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Galileo was the first man to use the telescope to study the sky and observed craters on the moon, sunspots, the stars of the Milky Way, Jupiter’s satellites, and the phases of Venus. Most importantly, he amassed evidence that proved the Earth revolves around the sun and is not the center of the universe, as had been believed. His belief in the Copernican system represented a radical departure from accepted thought and was rejected by the Catholic Church, which saw him as a threat to Christian doctrine. He set forth his Copernican worldview in his great book, Dialogo sopra i due massimi sistemi del mondo, tolemaico e copernicano (Dialogue Concerning the Two Chief World Systems—Ptolemaic and Copernican,113 pages, 1632). Under threat of torture from the Inquisition, he publicly recanted his heretical views, but was still forced to spend the last eight years of his life under house arrest.(9)

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Galileo affected a revolution by rejecting the Greek method of deduction and introducing the modern method of induction in the sciences. Instead of building conclusions upon an assumed set of generalizations, the inductive method starts with observations and derives generalizations, or axioms. Of course, even the Greeks obtained their axioms from observation; Euclid’s axiom that a straight line is the shortest distance between two points was an intuitive judgment based on experience. But whereas the Greek philosophers minimized the role played by induction, Galileo looked upon induction as the essential process for gaining knowledge, the only way of justifying generalizations. Moreover, he realized that no generalization could be allowed to stand unless it was repeatedly tested by newer and still newer experiments—unless it withstood the continuing test of further induction.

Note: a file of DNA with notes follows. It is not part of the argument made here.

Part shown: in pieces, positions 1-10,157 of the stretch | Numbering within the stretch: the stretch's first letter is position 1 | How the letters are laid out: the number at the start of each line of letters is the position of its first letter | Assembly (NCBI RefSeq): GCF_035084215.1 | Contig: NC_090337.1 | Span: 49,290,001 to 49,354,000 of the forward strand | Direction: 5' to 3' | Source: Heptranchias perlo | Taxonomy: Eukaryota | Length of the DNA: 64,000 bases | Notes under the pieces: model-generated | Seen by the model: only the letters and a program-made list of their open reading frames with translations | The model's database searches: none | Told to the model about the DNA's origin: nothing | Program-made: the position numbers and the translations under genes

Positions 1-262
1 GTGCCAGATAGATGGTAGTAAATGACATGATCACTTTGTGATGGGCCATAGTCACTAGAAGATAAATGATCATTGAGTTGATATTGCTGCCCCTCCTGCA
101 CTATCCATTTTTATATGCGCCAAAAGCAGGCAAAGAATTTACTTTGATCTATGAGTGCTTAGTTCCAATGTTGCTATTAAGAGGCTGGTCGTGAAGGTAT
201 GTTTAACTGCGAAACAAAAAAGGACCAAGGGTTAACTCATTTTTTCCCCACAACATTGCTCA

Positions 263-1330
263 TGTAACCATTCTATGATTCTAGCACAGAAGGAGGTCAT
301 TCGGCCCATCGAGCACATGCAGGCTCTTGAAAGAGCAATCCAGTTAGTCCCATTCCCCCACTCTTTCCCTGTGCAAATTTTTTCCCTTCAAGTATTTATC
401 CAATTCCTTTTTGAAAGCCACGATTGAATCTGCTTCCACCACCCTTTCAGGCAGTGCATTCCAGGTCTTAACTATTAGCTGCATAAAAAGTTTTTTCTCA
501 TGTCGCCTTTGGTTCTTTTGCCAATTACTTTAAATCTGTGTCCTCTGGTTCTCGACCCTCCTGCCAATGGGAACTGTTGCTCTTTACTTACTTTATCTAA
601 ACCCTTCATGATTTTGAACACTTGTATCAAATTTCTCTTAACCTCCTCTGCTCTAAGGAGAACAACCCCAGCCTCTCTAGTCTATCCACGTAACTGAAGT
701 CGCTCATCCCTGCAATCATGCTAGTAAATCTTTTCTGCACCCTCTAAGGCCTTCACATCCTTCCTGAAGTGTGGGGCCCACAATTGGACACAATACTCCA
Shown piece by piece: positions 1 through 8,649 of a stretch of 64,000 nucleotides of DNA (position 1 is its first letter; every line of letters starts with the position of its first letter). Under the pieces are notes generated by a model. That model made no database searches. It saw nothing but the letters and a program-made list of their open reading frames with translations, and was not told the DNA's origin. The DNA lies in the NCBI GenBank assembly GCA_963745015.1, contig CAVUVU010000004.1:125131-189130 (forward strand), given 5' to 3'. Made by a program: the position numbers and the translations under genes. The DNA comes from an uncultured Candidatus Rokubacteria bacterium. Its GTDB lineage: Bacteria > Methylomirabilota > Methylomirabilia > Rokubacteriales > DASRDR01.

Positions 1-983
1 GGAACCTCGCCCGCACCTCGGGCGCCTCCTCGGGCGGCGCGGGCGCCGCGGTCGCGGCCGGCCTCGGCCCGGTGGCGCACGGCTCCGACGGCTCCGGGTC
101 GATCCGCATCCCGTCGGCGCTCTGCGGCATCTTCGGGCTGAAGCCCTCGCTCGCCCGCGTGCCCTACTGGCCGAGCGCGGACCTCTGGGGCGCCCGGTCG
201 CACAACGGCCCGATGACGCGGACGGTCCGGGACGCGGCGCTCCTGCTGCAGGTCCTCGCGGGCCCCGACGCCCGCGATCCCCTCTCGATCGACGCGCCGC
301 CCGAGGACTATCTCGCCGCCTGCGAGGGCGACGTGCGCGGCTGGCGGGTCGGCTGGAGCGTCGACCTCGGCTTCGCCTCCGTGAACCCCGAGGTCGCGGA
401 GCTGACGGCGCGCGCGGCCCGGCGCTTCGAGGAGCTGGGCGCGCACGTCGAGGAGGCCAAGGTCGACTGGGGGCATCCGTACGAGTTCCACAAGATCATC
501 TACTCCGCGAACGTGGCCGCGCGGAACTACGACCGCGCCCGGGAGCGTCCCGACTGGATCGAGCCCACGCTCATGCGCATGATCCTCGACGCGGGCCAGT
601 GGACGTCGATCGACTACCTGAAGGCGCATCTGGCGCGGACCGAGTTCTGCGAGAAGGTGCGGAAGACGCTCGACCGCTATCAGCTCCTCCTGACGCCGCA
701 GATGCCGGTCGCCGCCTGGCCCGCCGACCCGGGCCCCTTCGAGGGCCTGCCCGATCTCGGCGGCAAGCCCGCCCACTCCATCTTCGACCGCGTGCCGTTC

Galileo’s general viewpoint was just the reverse of the Greeks’. Far from considering the real world an imperfect representation of ideal truth, Galileo considered generalizations to be only imperfect representations of the real world. No amount of inductive testing could render a generalization completely and absolutely valid. Even though billions of observations tend to bear out a generalization, a single observation that contradicts or is inconsistent with it must force its modification. And no matter how many times a theory meets its tests successfully, there can be no certainty that it will not be overthrown by the next observation.